Replay: Google to buy mapping company Waze for $1.1-1.3B

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Stop me if you’ve heard this one before. Globes.co.il is again reporting that Waze the crowd-sourced Israeli mapping company is being acquired. The rumored suitor this time around is Google and they are prepared to spend $1.3B for the mapping software. The deal could close as early as Tuesday. Bloomberg also thinks this deal is happening but puts a slightly lower $1.1B price tag on the deal.

Unless this is a defensive move, the purchase doesn’t make a lot of sense to me. Google already has one of, if not the best Maps DB out there and there would be a lot of overlap with Waze’s Data.

Also, Waze appears to use the media to help with negotiations (see previous ‘leaks’) – perhaps a Facebook, Apple or Microsoft deal is going down. We’ll see, we’ll see.  Read more

Google on PRISM accusations ‘WHAT THE …’

You don’t get any more tenacious denials than this.

First, we have not joined any program that would give the U.S. government—or any other government—direct access to our servers. Indeed, the U.S. government does not have direct access or a “back door” to the information stored in our data centers. We had not heard of a program called PRISM until yesterday.

Second, we provide user data to governments only in accordance with the law. Our legal team reviews each and every request, and frequently pushes back when requests are overly broad or don’t follow the correct process. Press reports that suggest that Google is providing open-ended access to our users’ data are false, period. Until this week’s reports, we had never heard of the broad type of order that Verizon received—an order that appears to have required them to hand over millions of users’ call records. We were very surprised to learn that such broad orders exist. Any suggestion that Google is disclosing information about our users’ Internet activity on such a scale is completely false.

Finally, this episode confirms what we have long believed—there needs to be a more transparent approach. Google has worked hard, within the confines of the current laws, to be open about the data requests we receive. We post this information on our Transparency Report whenever possible. We were the first company to do this. And, of course, we understand that the U.S. and other governments need to take action to protect their citizens’ safety—including sometimes by using surveillance. But the level of secrecy around the current legal procedures undermines the freedoms we all cherish.

Google and other tech companies deny PRISM surveillance claims, NSA says claims ‘inaccurate’ and not used domestically

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Claims made by The Washington Post that the National Security Agency was tapping into the servers of nine tech companies for details of user activity have been denied by Google and most of the other companies alleged to be involved.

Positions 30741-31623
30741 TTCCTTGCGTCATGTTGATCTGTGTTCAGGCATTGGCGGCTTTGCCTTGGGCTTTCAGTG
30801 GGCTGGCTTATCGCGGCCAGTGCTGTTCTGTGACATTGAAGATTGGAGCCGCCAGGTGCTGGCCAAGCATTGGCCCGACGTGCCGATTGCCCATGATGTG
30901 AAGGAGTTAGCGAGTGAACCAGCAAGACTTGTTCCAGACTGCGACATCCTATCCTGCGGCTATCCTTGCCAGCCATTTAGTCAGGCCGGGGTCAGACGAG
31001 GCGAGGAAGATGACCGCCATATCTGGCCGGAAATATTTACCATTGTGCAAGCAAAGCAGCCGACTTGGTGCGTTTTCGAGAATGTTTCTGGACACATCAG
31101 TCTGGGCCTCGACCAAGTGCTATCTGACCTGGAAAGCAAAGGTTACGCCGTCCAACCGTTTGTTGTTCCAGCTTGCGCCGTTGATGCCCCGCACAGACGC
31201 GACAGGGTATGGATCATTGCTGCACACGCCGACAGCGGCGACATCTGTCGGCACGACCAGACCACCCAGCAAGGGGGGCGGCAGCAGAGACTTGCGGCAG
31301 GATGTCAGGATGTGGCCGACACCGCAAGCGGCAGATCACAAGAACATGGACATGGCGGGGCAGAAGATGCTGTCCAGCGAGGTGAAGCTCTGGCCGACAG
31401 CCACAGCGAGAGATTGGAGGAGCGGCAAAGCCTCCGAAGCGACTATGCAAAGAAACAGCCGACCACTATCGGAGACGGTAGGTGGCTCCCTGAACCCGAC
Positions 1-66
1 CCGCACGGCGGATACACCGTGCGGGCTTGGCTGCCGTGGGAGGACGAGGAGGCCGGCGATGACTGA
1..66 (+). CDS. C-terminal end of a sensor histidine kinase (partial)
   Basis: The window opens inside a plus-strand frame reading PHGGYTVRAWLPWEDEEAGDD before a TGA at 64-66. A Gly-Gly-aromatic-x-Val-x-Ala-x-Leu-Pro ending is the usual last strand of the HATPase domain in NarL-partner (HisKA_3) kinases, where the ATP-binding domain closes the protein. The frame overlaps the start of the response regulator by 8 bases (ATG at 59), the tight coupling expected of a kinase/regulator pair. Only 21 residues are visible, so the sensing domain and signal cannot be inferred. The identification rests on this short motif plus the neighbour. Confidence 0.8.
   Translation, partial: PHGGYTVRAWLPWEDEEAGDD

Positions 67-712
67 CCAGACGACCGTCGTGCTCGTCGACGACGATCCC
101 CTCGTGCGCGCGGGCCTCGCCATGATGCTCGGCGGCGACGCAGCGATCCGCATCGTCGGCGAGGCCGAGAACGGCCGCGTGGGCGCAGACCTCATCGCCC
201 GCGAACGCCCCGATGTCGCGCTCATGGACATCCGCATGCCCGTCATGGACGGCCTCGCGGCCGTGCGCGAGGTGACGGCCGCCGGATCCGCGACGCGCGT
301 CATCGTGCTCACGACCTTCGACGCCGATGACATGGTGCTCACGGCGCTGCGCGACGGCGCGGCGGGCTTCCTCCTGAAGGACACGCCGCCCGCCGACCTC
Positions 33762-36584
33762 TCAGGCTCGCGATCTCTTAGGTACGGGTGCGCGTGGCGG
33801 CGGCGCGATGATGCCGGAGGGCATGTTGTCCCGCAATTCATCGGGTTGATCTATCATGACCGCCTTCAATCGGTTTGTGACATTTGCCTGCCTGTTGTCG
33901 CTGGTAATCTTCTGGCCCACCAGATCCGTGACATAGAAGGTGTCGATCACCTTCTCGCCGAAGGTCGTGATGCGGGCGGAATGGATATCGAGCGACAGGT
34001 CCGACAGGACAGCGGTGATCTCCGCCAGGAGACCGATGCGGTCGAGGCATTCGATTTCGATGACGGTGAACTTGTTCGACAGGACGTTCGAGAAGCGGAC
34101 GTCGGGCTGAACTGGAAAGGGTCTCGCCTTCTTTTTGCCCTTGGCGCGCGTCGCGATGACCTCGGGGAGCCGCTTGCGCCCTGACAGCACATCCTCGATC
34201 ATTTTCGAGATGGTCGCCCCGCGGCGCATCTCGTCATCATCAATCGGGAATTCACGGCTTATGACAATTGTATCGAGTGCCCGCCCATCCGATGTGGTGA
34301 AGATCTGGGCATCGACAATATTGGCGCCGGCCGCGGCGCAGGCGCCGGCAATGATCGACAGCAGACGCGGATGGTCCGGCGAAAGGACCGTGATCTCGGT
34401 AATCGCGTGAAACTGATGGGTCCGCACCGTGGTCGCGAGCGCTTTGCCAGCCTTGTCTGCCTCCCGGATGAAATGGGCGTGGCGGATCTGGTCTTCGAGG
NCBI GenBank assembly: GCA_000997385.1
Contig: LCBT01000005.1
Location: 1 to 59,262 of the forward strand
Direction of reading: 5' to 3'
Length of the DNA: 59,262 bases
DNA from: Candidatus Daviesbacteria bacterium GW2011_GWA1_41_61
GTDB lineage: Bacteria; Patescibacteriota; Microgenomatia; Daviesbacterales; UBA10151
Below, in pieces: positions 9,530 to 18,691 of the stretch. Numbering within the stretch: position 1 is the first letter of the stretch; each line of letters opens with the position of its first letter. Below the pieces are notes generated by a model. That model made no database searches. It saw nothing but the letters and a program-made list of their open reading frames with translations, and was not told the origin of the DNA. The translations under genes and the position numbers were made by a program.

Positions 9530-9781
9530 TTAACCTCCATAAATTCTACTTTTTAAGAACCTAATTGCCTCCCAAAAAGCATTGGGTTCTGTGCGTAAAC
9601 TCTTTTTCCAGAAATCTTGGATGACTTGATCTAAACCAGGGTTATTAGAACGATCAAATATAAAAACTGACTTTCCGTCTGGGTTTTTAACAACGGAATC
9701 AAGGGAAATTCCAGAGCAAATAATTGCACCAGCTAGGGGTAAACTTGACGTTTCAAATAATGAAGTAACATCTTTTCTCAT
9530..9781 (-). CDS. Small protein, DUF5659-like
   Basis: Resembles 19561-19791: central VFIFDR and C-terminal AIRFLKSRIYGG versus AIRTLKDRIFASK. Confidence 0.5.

Google cares deeply about the security of our users’ data. We disclose user data to government in accordance with the law, and we review all such requests carefully. From time to time, people allege that we have created a government ‘back door’ into our systems, but Google does not have a ‘back door’ for the government to access private user data.

Similar denial statements have been issued by Apple, Dropbox, Yahoo, Microsoft and Facebook.

The Post published slides from what it said was a Powerpoint presentation detailing the top-secret program, in which it was implied that the companies listed were knowing participants …  Read more

Google reveals why it’s killing Google Reader

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With just over three weeks until Google officially puts its RSS service Google Reader out to pasture, the Mountain View company has decided to offer the widely respected product a few commemorative last words as it rests on its death bed.

Google News and Social Products Senior Director Richard Gringras told Wired.com that Google Reader represented an old model of news consumption in an age where news is being constantly consumed throughout the day.

“As a culture we have moved into a realm where the consumption of news is a near-constant process,” says Richard Gringras, Senior Director, News & Social Products at Google. “Users with smartphones and tablets are consuming news in bits and bites throughout the course of the day — replacing the old standard behaviors of news consumption over breakfast along with a leisurely read at the end of the day.”

No matter the reason for Google Reader’s demise, alternatives have made a timely bubble up to the surface leading up to Google’s July 1 deadline. Apps like Reeder that relied on Google Reader for backend syncing have since opened up support for alternatives like Feedly and Feed Wrangler (which we reviewed at launch). Read more

Samsung Galaxy S4 software update rolls out in Germany, addresses storage constraints and more

Last month we learned that Samsung could be reversing its decision to optimize the software running on its Galaxy S4 smartphone to address storage constraints, and today it looks like that update is shipping to end users (via SamMobile.com) and includes a few new features.

Users will be able to move apps to the SD Card freeing up native storage and can even shoot HRD (high dynamic range) video. The software update itself frees up 80MB of storage.